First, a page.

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Date:      Fri, 5 May 1995 17:21:45 +0800 (CST)
From:      Brian Tao <taob@gate.sinica.edu.tw>
To:        FREEBSD-QUESTIONS-L <freebsd-questions@FreeBSD.org>
Subject:   Heavy HTTPD serving on 2.0-950412
Message-ID:  <Pine.BSI.3.91.950505165249.8963U-100000@aries.ibms.sinica.edu.tw>

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    As some of you may have seen on comp.unix.bsd.freebsd.misc and
elsewhere, I've been pounding on Apache 0.62 and my FreeBSD box to see
how well it holds up as an extremely loaded Web server.  The full
results are at http://140.109.40.248/~taob/fbsd-apache.html for those
interested.  I tried a few more tests since then, and a couple of
questions have popped up.

    One is the "mb_map_full" problem.  I *know* I've seen this
question before, but I didn't save it, and now I need to know how to
increase the number of buffers (if in fact that is the problem).  I
get this message when trying to max out the number of simultaneous
HTTP requests.  The script I run contains the following line repeated
100 times:

lynx -source -dump http://140.109.40.248/Bench/test.html > /dev/null &

    Yes, it is horribly inefficient to use Lynx in this capacity, but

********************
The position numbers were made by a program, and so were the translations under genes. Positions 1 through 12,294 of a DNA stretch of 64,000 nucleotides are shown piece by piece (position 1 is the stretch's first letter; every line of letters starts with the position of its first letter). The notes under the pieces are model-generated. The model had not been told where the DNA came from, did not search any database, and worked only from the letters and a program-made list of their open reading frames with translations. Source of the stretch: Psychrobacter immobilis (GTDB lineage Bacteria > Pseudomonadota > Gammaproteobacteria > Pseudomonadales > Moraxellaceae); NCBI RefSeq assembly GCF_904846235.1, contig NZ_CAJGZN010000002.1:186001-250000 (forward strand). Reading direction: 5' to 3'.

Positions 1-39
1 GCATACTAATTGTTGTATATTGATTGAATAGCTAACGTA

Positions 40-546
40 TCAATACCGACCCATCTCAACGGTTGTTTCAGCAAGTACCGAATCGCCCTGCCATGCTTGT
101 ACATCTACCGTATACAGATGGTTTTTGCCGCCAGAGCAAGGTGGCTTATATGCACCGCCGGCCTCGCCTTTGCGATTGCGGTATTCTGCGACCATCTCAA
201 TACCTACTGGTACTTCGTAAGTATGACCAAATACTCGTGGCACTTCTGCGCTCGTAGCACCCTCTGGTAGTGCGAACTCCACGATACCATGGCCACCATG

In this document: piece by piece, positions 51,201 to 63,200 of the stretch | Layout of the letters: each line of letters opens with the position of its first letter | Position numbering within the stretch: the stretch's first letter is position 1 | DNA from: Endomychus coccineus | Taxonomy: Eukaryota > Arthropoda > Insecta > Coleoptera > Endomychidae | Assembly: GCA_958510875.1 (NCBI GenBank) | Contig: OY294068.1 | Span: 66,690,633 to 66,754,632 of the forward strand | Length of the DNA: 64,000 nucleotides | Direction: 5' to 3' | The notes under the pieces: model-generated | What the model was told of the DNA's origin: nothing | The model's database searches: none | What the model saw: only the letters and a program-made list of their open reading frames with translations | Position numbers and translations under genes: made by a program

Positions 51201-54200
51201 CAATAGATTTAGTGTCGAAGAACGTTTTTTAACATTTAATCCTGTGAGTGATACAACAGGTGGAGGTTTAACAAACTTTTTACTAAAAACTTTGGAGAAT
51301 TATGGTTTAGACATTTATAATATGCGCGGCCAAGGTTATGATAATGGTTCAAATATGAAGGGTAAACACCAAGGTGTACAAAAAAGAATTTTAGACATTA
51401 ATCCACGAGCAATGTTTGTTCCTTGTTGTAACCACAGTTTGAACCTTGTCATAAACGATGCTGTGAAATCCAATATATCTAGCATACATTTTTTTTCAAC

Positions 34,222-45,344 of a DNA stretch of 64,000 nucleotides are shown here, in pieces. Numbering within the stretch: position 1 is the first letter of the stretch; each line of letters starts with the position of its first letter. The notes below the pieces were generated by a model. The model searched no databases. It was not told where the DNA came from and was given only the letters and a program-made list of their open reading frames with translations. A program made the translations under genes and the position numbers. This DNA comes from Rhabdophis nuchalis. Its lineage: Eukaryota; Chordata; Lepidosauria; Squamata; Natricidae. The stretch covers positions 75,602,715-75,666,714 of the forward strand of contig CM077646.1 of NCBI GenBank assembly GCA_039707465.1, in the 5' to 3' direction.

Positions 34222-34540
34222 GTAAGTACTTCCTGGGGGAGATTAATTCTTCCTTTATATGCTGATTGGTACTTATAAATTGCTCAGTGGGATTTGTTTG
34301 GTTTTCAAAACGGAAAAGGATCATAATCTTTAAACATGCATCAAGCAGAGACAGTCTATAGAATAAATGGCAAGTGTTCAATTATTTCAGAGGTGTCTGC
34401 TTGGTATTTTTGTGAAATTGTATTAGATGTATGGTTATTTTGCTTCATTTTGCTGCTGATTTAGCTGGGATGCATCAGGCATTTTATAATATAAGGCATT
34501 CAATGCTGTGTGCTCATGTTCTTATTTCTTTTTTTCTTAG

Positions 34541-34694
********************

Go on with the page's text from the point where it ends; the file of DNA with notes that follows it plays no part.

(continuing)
that's besides the point.  ;-)  If I run this script from a Sparc20 on
the local Ethernet net, the load on my server will jump, but
eventually all the requests are served (test.html is a fairly small
file, only a few K in length).  However, if I try this from a machine
in Toronto (20 hops away, through several gateways, slowest link being
the 256kbps trans-Pacific link), not a minute passes before I receive
"mb_map full" kernel messages.  Not only that, but I immediately lose
all contact with the network, and I have to reboot to recover.  It's
like someone unplugged my Ethernet cable.  Why would this happen in
one case but not in the other?

    As my testing continued, I ran into another problem with the
netstat display:

Active Internet connections
Proto Recv-Q Send-Q  Local Address          Foreign Address        (state)
tcp        0      0  aries.8080             gate.sinica.edu..60698 TIME_WAIT
tcp        0      0  aries.8080             ibms.4470              TIME_WAIT